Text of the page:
It Would Appear that I am Wrong (Further Thoughts on Tucson)

I don’t like to admit that I’m wrong, but it would appear that my post from yesterday was a bit naive and short-sighted. On most of the other blogs I usually read (and while no one has mentioned me or commented on my post), I have seen a host of responses that argued against what I have said (generally – with all the commentary out there I doubt I come on anybody’s radar for anyone to use my thoughts as a basis for a post). These are people whose opinion I respect because they are more well read and more thoughtful. It would appear that I jumped to quickly to making associations of political rhetoric with what happened on Saturday.

One of the biggest mistakes I made was including Sarah Palin’s name, and I felt quite ashamed when another blogger commented that she didn’t want to demonise Sarah Palin. I had done that when I let my political feelings for her govern what I wrote. I still don’t think using the language she does is appropriate. But also, my stomach still turns every time I hear Keith Olbermann call someone ‘the worst person in the world’. I didn’t mention the latter, and my post was not meant to say only one side uses this language. I think what bothers me in this area is that Sarah Palin and many other on the ‘right’ call themselves Christian and still use the language they do. But, that’s not the point. There doesn’t seem to be any correlation between their language and what happened, and my post suggested that it did (because I had assumed it did in some way).

I don’t often comment on issues like this because I am feel I don’t know enough. In this case, I would be right. The more I read, the more it looks like this was the action of a deranged person who was simply spiralling further and further down a dark pit of mental illness. If anything, maybe this should be a wake up call to how we give treatment to those with mental illness.

Scott McKnight (among others) has posted a reminder to us that the nature of political discourse has not changed and there has always had the highly volatile rhetoric. This, and the shooting itself, only finds a commonality in the brokenness and sinfulness of humanity. To paraphrase McKnight, we can legislate until our hearts content but there will always be one who can get through and cause plenty of damage. I have used that same argument myself against the government here that somehow believe (and people expect) that we can regulate every factor into creating a perfectly safe environment. Certainly, I would have done better to follow John’s advice when he wrote, ‘But let us also have the patience and the prudence to learn the facts before we encourage pastors to take to pulpits and use outrage to fill the voids where our knowledge is incomplete.’

In the end, I don’t think I would take back what the rest of my post from yesterday said. I made a mistake in tying it to the shooting and it just simply was the wrong time to talk about political discourse during this tragedy. As I said, I do think our political discourse is creating a harmful environment, whether or not someone gets shot because of it. Yes, political discourse has not changed, but I hope we can give a better try of it within the church and among those who call themselves Christians. While I agree with much of what McKnight says, I am still left with a feeling of, ‘So you’re saying there really is nothing we can do so I should just accept it?’ I understand not tying the debate to this tragedy, but when do we get to talk about it and even dare to hope for better?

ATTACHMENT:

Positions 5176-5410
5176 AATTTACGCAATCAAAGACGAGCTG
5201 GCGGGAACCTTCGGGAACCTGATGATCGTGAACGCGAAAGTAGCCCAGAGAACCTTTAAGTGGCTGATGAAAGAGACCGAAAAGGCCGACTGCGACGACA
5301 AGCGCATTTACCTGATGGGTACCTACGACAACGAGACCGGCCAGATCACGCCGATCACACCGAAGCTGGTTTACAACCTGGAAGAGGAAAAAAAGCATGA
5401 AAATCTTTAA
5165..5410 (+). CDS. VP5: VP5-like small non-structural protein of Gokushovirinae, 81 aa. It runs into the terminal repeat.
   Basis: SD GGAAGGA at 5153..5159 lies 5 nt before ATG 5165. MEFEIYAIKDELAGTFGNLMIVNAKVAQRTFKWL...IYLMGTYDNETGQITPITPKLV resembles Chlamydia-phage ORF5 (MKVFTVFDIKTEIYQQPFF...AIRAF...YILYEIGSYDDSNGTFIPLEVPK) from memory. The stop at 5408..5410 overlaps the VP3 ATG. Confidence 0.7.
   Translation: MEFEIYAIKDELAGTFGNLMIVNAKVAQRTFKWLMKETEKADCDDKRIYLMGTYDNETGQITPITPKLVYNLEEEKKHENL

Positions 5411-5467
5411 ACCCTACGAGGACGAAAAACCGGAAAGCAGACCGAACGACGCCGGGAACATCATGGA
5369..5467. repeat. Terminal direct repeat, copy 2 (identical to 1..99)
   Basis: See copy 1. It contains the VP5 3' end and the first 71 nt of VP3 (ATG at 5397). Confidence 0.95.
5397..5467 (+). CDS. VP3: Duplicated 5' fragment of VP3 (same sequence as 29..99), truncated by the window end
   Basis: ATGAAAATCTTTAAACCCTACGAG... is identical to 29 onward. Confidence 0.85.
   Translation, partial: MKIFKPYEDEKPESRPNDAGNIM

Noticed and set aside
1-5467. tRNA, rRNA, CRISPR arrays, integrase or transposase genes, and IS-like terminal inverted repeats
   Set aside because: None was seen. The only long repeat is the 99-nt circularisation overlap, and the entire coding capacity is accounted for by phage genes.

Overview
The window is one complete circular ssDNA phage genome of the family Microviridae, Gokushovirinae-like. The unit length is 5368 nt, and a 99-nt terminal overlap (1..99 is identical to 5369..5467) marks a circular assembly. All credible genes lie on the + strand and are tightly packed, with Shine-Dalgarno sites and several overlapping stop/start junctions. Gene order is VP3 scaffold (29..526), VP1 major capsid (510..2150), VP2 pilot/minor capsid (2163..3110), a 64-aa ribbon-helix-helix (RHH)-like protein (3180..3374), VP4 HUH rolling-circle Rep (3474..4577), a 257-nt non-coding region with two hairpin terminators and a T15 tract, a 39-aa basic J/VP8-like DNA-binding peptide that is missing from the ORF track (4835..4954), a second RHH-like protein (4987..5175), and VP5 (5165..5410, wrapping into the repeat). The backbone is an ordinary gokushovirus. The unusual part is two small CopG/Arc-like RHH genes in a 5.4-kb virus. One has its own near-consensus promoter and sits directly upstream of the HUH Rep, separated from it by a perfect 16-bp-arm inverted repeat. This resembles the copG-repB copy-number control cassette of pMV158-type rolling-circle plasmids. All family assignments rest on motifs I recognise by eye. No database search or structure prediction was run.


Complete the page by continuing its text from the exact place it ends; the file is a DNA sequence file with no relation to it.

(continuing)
3 thoughts on “It Would Appear that I am Wrong (Further Thoughts on Tucson)

  1. Will, thanks for posting this. I do think the issue of incendiary political rhetoric is important and Christians should not approve of it whether it comes from Sarah Palin or Keith Olbermann. But I think Scot brings us back to the all-important center of our theology and how it helps us understand the human situation we are all mired in.

    What I struggle with in reference to volatile political debate is at what point do I as a Christian bow out of the argument because I simply cannot be party to such demagoguery?

  2. Thank you for your comment, Allan. I appreciate what Scott McKnight is saying, and perhaps there is nothing we can do overall. That’s why I mention that it is a lot of Christians who engage in this. I am blind to the times when I do it (though I hope my rhetoric isn’t as volatile!) and I need to be reminded of this! But, I still hope we can talk about it!

    Your question is one I wrestle with, too. During my stint in the US back in October, I finally had to excuse myself from health care conversations. Actually, I never got into them because when it was brought up, the statements were so loaded that the debate had already gone a little hostile! I would generally say, ‘Look, I have had two children born on socialised medicine and I had a good experience. There are good points to both sides, but I am not going to demonise it.’ I can understand passion and I can understand urgency, but I can’t understand beginning by calling it evil.

  3. Pingback: Mental Illness and the Tucson Tragedy « Ramblings from Red Rose

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